The Eternal's Part

The above description of what I have found to be a not-uncommon experience of sitting meditation begins with an emphasis on "our actions and effort"--the "training" side of the training/kensho process. But implicit in every sentence is the role of the help of the Eternal--the "kensho", or "enlightenment", side. And the "kensho" side becomes more obvious as the description reaches, and then goes beyond, the "third kensho" phase of the meditation.

Take, for example, the first sentence of my brief description of a period of meditation: "Right at the beginning of meditation we have a choice whether to just mark time, or to 'sit up straight in the presence of the Buddhas', making that gentle, but firm, effort to stay in the present moment." The help of the Eternal is not mentioned at all. But what drew us to sit down in meditation in the first place? And what is really happening when we "sit up straight in the presence of the Buddhas"? Whether we are aware of it or not, when we do genuine meditation, we begin with a prayer for help in our heart. We are "looking up" to That which is greater than ourselves. This is the spiritual meaning of "sitting up straight in the presence of the Buddhas". And how do we know to do this? There is a deep and indestructible intuitive knowing that is entirely of the Buddha Nature, and that we draw upon whenever we do this. The innate capacity to look up derives from the Eternal Itself.

How to Grow a Lotus Blossom shows a human being doing this "sitting up straight in the presence of the Buddhas" wholeheartedly. The book begins with Rev. Master contemplating her options and choosing to go deeply into meditation--or is it allowing herself to be drawn deeply into meditation?--It is both. When she writes of "holding fast to the memory of the [first] kensho", she is expressing the meditative effort of keeping oriented upon the Eternal in the midst of great difficulty. And all along the Eternal is sustaining her, using the quiet reminder of the Great Immaculacy that she discovered in that kensho to help her through the firestorm of feeling that happens when the deepest spiritual need is ready for the direct help of the Eternal's Compassion and Wisdom.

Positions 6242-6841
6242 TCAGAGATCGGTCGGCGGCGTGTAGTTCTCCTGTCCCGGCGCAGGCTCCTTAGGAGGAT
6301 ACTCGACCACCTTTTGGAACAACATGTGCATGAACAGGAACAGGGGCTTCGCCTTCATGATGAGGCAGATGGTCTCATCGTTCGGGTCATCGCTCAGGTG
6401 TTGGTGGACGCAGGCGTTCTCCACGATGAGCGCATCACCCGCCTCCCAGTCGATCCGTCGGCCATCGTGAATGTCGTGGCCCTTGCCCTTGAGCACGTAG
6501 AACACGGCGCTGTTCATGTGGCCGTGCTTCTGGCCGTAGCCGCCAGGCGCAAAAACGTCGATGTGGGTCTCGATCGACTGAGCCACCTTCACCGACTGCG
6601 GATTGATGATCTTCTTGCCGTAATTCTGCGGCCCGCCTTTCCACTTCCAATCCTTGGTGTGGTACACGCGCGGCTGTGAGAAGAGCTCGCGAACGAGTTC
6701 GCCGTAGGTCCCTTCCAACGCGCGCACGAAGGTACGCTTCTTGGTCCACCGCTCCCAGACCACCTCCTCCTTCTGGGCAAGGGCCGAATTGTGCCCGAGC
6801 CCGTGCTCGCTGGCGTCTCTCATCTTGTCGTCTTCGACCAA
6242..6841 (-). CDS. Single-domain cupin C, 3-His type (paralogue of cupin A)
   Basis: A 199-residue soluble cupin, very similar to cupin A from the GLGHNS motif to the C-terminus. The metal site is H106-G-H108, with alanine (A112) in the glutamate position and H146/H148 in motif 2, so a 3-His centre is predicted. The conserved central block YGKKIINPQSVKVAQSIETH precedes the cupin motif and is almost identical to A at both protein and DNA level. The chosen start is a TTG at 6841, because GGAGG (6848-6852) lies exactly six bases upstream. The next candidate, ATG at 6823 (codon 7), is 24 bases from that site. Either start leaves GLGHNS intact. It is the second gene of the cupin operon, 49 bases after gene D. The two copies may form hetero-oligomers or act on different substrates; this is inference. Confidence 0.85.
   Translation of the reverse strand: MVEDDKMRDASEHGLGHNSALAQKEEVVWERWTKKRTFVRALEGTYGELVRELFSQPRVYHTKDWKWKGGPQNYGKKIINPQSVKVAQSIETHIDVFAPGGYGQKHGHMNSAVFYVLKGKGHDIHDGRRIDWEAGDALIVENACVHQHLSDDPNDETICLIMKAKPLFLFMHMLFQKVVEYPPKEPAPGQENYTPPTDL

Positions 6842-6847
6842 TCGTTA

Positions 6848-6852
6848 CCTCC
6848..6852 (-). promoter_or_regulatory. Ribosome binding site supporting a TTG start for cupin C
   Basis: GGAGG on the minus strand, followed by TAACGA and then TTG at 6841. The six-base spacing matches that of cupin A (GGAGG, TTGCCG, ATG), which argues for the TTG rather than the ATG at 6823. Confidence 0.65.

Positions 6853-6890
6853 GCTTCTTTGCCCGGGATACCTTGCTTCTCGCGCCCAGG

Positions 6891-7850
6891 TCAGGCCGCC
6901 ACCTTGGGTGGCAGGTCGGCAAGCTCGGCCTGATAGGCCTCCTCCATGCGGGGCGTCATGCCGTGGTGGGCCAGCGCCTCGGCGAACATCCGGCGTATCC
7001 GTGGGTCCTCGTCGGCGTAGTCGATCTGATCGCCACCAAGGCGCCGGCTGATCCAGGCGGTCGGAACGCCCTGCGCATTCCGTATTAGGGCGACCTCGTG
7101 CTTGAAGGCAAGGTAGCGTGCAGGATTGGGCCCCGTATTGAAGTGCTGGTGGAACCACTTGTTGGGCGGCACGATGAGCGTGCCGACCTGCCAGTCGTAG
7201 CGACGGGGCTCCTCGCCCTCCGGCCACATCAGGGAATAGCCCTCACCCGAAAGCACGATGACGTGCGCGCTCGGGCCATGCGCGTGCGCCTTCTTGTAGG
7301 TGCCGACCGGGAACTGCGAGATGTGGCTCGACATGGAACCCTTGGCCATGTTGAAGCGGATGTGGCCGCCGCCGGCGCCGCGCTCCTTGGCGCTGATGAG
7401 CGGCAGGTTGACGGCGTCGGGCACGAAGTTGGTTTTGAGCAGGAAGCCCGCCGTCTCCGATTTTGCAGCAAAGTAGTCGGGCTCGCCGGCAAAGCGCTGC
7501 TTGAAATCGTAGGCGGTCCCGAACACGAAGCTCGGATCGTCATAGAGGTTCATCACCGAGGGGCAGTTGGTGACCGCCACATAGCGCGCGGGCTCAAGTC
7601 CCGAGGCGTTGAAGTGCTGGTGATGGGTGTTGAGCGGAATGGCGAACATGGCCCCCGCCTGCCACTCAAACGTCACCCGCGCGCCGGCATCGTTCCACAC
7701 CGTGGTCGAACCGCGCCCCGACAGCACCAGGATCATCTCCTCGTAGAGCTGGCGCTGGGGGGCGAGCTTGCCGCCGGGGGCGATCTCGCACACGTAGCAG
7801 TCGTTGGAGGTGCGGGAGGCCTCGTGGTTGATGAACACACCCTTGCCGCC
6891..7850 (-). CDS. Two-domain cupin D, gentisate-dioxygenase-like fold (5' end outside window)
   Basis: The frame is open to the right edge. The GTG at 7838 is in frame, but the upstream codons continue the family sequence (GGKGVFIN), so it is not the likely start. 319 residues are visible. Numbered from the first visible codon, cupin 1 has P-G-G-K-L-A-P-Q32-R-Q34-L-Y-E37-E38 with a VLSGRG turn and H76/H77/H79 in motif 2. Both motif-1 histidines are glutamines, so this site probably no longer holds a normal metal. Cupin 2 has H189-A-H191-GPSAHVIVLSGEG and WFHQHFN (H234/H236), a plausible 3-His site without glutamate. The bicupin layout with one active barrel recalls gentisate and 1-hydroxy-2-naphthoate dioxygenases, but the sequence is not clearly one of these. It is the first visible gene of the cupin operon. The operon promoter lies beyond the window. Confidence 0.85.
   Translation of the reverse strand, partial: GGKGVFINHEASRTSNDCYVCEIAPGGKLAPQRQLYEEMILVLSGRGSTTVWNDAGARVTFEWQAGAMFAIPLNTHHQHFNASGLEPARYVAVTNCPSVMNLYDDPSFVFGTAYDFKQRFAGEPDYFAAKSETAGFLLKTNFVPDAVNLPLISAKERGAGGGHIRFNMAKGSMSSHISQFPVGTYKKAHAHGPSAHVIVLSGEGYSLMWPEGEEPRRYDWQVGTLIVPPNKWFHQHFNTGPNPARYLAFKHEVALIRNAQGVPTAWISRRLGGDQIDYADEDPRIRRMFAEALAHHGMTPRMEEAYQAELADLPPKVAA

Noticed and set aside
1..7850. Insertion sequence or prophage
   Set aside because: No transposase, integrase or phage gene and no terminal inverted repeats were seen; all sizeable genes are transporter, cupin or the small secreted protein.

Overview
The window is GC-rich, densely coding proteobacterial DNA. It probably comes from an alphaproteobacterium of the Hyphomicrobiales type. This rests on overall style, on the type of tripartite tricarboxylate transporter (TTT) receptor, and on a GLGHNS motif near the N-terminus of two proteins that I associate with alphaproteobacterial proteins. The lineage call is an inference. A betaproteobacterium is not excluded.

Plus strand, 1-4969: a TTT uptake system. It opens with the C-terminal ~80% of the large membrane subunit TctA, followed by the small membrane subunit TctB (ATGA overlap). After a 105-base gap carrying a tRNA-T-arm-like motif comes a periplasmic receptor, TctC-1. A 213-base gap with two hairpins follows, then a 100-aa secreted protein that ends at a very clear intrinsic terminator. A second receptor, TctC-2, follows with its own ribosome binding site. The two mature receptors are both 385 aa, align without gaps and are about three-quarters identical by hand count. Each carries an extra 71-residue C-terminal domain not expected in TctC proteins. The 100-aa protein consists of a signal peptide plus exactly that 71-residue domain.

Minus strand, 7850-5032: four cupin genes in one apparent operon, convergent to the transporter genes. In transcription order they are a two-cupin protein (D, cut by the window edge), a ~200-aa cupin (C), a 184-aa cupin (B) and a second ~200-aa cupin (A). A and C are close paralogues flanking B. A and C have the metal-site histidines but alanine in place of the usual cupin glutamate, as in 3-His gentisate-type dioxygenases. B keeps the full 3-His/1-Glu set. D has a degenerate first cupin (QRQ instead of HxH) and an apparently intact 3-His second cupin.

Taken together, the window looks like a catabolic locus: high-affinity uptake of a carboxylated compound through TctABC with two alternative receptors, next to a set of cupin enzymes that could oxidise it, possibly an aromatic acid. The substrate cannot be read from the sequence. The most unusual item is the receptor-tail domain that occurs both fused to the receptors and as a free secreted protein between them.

Another example: The entire description of the "third kensho" phase of the meditation, which could also be called the "conversion" phase, emphasizes the help of the Eternal. The "sympathy and compassion" are entirely of the Eternal: it is sacrilege for anyone to claim them as belonging to themselves. The "Preceptual teaching" is insight given so that we may continue on in the process of reharmonization with the Eternal. There is no form of help more crucial to the real welfare of living beings than the teaching embodied in the Precepts--the teaching about how to live so as to be true to our own True Nature.

The further we go in the process of training/enlightenment, the more we see the Hand of the Eternal at work in our life. That should not be surprising, considering that "kensho" means "awakening to our True Nature". The opinion that That which we call "Buddha Nature", "the Eternal", "Cosmic Buddha", etc. is really a kind of mindless, actionless substrate of existence is based in lack of actual experience. Infinite Love and infinite Wisdom can and do work within our lives and hearts.

Click here to go to Part IV, "Original Enlightenment"